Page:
Robert Arthur Lee
Robert Arthur Lee was born in Terang, Victoria in 1948. His parents were Arthur and Alma Lee, who placed great value on education, and fostered a love of learning in their children. He was educated at Catholic primary schools in Castlemaine and Bendigo and received his secondary education at Marist Brothers College, Bendigo. Early influences were his elder brother Terry who was responsible for his younger brother taking an early interest in science.
Bob Lee completed his BSc (Hons) from the University of Melbourne in 1970 and his PhD in Theoretical Nuclear Physics from the University of Melbourne in 1975 and formally graduated with both degrees in 1976.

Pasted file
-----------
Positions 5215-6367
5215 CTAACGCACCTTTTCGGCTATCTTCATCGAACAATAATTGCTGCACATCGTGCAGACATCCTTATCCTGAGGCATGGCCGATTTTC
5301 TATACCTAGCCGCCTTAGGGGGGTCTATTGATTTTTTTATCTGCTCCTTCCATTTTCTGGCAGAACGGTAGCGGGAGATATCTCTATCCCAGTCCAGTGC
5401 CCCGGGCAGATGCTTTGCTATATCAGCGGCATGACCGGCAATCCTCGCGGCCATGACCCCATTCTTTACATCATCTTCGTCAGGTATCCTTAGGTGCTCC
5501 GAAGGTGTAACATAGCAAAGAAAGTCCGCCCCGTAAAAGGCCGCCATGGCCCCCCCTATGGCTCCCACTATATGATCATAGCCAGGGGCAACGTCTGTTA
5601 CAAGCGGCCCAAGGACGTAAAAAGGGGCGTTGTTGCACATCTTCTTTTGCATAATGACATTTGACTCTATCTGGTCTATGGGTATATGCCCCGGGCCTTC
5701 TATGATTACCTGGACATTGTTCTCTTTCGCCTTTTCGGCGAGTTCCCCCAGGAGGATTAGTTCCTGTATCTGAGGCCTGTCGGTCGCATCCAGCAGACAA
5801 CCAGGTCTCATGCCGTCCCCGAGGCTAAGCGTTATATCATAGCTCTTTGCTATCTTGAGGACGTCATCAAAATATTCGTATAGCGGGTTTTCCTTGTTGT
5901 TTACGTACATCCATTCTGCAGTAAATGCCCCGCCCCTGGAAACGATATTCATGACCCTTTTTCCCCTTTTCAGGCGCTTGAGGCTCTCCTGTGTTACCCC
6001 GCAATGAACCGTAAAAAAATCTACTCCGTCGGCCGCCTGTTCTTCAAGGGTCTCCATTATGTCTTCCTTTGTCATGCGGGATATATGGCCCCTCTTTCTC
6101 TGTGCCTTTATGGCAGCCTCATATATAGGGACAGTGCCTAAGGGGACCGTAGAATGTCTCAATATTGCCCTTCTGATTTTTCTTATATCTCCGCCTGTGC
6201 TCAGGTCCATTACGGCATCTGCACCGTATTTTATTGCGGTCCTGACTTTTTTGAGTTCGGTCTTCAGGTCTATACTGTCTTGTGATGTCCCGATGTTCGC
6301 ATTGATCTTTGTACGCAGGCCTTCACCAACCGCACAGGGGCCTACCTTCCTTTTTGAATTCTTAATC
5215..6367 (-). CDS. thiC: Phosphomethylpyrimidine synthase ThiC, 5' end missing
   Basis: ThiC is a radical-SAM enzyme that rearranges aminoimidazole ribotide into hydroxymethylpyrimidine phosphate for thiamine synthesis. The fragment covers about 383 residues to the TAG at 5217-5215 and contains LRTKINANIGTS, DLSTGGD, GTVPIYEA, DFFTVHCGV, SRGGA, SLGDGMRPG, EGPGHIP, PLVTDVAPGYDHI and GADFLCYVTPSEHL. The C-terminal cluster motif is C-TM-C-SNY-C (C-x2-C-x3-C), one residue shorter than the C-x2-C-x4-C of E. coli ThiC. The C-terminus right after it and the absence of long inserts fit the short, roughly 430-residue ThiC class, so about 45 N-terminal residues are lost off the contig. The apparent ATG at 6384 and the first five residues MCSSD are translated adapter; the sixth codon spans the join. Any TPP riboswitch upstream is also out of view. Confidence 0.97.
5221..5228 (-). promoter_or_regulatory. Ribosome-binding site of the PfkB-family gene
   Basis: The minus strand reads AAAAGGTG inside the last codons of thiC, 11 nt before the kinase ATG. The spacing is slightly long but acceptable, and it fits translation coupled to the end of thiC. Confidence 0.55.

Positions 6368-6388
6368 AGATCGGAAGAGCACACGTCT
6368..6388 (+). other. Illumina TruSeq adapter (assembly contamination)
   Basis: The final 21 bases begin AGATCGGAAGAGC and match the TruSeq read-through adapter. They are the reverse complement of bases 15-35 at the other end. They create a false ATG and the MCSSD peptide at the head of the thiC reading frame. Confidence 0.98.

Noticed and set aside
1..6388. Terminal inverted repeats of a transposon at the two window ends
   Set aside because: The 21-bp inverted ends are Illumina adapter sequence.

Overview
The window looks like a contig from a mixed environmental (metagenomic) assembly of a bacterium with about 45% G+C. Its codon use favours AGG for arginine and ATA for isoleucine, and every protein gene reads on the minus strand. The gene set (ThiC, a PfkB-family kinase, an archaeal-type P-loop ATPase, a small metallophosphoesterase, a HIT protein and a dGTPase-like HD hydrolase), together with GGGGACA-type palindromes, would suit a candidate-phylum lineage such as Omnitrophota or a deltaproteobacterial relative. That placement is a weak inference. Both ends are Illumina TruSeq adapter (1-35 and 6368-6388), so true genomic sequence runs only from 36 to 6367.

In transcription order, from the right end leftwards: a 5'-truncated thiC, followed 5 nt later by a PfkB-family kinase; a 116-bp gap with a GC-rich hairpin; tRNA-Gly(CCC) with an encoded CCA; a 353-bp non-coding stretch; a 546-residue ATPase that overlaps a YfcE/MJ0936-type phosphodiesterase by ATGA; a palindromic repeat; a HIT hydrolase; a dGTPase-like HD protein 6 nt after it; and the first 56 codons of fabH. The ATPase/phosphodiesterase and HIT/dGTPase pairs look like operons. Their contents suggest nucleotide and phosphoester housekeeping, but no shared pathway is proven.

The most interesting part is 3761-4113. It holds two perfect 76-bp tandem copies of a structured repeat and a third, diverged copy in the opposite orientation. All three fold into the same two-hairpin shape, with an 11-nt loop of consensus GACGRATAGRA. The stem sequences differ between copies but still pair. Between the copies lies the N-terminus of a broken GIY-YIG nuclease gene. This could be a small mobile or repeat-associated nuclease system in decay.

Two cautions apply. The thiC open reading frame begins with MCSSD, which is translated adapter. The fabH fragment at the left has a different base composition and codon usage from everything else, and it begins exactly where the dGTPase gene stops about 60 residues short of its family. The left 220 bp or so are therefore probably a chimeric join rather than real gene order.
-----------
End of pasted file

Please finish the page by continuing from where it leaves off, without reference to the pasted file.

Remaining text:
At Applied Organic Chemistry
In 1975 he was appointed to the CSIRO Division of Applied Organic Chemistry as a Research Scientist to work on the Currency Note Research and Development (CNRD) Project. From 1976-77 he was a Research Scientist at the Reserve Bank of Australia working on the OVD technology for the CNRD project.
In 1977 he returned to CSIRO Division of Applied Organic Chemistry and the CNRD Project and over the period 1977-79 developed the mathematical theory of generalized diffraction gratings which formed the basis of subsequent optical security microstructure developments, including CATPIX and PIXELGRAM.
At Chemical Physics